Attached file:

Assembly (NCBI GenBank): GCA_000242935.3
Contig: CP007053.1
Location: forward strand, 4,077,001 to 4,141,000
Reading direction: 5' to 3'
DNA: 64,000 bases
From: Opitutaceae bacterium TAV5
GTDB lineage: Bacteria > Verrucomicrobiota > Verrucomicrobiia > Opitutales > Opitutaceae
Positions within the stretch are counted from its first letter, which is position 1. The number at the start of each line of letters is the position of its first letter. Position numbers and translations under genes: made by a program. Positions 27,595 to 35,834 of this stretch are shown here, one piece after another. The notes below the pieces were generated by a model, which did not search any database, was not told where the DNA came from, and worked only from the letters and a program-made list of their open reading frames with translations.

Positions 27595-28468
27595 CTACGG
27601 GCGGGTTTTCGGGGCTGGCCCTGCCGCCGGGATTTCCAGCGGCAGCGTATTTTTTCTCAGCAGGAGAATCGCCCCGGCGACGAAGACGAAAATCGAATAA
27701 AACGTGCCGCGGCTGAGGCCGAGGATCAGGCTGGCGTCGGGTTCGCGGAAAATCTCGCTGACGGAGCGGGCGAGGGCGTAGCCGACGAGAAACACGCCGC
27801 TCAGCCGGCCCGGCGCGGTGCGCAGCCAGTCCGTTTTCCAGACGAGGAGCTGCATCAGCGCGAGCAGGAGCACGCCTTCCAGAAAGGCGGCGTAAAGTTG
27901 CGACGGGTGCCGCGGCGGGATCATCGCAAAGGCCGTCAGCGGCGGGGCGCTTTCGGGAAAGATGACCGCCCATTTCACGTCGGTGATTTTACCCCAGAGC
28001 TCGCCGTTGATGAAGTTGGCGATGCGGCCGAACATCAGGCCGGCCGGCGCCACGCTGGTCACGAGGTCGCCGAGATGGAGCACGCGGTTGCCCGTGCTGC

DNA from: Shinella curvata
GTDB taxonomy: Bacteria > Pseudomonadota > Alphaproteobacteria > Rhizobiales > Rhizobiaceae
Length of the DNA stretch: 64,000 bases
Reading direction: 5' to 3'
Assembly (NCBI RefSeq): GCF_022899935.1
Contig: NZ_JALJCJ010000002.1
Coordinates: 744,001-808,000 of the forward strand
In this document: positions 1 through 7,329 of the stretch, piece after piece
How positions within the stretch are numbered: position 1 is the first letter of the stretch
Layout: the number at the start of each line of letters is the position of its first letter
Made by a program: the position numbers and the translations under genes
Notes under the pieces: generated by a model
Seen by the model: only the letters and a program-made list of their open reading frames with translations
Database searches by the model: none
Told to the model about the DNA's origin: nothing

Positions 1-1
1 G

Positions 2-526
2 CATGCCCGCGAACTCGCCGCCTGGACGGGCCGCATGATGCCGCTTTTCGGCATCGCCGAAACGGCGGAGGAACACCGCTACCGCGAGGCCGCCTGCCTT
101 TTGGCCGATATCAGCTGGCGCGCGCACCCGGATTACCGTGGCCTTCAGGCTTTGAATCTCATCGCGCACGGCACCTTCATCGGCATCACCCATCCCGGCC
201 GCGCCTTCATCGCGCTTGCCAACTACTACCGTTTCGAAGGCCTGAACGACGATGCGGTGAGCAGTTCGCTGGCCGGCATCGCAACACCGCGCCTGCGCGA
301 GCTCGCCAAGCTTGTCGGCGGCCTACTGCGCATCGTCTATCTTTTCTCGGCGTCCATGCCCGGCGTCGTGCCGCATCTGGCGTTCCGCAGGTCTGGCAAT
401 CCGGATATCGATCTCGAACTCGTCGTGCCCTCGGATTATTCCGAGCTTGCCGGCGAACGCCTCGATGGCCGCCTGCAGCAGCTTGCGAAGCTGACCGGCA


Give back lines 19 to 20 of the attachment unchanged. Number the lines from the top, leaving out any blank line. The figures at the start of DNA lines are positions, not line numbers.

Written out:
Reading direction: 5' to 3'
Assembly (NCBI RefSeq): GCF_022899935.1